WASHINGTON -- The economy will continue growing strongly next year, but at the cost of higher wholesale inflation, a survey of purchasing executives released yesterday said.

The growth will be fueled by growing business revenues and investment, the survey said.

"Growth in the economy will continue to strengthen in 1995," said the National Association of Purchasing Management, summarizing the results of its semiannual survey of forecasts from 300 executives in 20 manufacturing industries.

Also, "the outlook for Christmas retail sales [this year] is the brightest in over 10 years, according to purchasing executives from all regions of the country," the group said.

Business revenues are projected to rise by 8.5% next year, according to the survey. "Purchasing executives continue to be optimistic about the outlook for 1995," said Ralph Kaufman, chairman of the group's survey committee.

But respondents foresee higher wholesale prices. "Purchasers say the overall prices they paid in 1994 increased by 3.1% since the end of 1993 and they expect a further increase of 4.1% for all of 1995," the group added. Meanwhile, labor costs are projected to rise by 3.2% next year.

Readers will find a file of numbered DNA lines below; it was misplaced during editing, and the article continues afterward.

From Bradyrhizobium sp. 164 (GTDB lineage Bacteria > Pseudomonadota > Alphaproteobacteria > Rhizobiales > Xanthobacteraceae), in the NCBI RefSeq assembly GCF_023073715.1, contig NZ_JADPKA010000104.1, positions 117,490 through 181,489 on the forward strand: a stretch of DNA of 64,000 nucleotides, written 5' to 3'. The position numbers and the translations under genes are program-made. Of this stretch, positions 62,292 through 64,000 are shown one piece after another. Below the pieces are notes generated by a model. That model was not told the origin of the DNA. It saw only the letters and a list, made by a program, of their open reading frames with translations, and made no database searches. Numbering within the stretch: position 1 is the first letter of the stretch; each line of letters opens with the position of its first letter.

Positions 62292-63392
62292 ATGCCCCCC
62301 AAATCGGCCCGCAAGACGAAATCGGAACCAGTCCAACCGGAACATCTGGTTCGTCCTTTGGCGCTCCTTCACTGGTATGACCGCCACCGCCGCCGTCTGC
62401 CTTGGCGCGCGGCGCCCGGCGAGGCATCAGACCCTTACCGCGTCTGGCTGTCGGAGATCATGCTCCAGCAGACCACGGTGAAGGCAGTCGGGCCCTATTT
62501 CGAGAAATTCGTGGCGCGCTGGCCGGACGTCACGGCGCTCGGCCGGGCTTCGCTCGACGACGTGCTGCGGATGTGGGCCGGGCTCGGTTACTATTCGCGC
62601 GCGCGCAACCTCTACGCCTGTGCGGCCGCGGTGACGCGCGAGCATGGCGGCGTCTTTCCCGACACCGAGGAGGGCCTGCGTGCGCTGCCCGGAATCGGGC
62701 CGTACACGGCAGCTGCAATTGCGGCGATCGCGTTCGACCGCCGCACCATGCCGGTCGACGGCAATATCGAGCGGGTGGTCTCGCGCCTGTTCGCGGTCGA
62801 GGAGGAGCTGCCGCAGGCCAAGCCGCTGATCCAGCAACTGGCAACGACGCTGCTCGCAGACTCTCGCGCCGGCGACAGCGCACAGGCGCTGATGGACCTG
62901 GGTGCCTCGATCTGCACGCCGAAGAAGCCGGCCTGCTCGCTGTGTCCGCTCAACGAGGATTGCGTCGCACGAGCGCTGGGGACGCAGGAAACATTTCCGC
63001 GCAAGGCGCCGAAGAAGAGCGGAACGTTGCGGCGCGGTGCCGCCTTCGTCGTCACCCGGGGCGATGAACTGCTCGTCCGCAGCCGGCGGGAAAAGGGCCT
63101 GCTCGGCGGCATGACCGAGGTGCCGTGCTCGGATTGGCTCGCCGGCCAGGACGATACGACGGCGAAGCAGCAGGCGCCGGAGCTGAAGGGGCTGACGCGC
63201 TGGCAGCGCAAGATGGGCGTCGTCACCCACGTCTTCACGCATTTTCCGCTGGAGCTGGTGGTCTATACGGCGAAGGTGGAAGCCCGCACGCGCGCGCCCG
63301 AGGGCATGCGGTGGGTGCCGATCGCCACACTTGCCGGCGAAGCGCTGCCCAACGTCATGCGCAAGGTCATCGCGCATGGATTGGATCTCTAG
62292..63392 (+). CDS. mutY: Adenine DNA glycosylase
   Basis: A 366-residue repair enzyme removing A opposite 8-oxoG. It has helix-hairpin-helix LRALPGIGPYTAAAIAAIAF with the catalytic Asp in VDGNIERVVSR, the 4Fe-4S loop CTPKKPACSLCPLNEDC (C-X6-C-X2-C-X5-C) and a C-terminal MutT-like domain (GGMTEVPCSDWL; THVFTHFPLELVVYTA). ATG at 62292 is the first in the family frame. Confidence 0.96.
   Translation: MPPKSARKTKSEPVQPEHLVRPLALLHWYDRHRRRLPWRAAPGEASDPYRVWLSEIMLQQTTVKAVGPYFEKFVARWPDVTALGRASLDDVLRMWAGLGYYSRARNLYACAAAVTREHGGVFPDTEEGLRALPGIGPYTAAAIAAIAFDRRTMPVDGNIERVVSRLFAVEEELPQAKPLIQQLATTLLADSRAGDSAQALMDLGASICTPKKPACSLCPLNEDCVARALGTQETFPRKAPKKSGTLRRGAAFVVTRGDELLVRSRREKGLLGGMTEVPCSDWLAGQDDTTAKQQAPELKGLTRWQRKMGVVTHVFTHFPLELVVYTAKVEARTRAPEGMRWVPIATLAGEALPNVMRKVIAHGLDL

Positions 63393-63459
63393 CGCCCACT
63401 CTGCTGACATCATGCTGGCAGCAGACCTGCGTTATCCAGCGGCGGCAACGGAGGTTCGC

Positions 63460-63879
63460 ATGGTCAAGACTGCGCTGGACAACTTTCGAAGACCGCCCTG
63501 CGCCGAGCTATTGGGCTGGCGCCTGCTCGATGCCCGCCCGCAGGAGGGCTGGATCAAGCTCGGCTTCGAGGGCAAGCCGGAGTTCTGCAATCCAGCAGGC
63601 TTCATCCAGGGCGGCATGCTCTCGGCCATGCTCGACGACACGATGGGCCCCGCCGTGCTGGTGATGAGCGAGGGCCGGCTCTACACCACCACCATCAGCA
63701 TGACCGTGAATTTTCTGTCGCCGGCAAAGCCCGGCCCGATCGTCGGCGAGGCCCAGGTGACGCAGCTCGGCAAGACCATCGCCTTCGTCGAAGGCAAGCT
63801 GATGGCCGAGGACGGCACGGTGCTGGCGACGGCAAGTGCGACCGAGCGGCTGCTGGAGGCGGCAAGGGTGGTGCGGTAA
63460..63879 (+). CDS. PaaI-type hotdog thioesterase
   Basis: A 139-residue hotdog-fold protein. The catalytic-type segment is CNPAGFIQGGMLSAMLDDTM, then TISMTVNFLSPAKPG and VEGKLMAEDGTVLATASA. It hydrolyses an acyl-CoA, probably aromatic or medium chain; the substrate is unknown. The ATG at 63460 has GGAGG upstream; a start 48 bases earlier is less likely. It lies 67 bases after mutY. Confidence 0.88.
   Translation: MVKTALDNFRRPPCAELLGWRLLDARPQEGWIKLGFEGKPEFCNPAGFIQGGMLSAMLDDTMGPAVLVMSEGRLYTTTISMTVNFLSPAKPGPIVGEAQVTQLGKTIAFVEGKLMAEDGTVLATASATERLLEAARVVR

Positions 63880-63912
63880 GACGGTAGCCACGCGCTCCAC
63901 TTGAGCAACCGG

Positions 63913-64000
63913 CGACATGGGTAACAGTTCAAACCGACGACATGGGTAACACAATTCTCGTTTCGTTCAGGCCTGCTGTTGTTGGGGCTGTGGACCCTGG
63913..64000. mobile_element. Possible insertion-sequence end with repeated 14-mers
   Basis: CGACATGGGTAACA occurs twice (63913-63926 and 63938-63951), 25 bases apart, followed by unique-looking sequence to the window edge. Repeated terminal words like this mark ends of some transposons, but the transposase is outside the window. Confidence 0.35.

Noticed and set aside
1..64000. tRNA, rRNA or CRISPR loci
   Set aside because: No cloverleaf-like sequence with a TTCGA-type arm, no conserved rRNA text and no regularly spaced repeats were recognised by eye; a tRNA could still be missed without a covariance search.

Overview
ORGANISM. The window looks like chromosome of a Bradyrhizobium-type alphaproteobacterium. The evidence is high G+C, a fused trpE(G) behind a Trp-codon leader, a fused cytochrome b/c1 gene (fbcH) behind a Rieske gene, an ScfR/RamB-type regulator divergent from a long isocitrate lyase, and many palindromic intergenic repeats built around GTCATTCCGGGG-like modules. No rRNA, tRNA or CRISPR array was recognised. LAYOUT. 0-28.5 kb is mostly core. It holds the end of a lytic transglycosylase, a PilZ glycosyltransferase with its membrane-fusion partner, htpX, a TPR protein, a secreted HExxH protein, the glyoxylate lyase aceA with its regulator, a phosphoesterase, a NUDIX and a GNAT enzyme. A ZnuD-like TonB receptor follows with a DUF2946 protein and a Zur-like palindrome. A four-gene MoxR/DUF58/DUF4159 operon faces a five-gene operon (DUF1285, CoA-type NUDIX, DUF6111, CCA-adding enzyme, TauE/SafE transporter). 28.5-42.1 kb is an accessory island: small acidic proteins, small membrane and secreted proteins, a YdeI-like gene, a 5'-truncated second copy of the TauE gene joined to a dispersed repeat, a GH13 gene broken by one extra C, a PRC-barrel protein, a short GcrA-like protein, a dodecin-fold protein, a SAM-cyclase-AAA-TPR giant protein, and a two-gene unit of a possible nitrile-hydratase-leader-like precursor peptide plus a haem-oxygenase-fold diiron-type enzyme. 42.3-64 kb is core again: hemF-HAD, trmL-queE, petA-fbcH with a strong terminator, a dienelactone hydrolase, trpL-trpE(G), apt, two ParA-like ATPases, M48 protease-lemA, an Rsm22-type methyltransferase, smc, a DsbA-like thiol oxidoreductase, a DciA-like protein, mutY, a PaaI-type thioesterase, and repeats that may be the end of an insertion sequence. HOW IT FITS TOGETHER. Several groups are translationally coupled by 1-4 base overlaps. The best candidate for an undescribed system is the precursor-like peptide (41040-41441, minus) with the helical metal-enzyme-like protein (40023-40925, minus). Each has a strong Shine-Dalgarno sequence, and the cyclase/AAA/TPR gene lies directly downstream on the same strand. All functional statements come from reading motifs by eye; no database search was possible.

In another development that does not bode well for inflation, the executives said their firms are currently operating at a whopping 89.5% of capacity, the highest rate since the group began asking about capacity five years ago.

Economists generally say inflation tends to heat up when capacity utilization in the economy exceeds 85%. Overall capacity use stood at 84.6% in October, according to the Federal Reserve's latest estimate.

Not surprisingly, respondents predicted that their firms will continue to increase their productive capacity next year. This will be accomplished by continued vigorous capital investment, modest new hiring, and continued reduction in inventory-to-stock ratios, according to the survey.

Respondents said their firms will spend 7.5% more on new plant and equipment next year than they did this year, the survey said.

Nonetheless, the executives are most concerned about an overheating economy. "The purchasers' major economic concerns are inflation, rising interest rates, and shortages of materials," the group said.

The executives also expect continued growth next year in the international sector. They anticipate gains in both their firms' imports and exports, with exports rising at a faster pace, the group said.

The survey respondents also noted they expect the dollar to strengthen next year against other major currencies. However, they predicted the same thing at the beginning of this year and only recently has the dollar risen against other major currencies.

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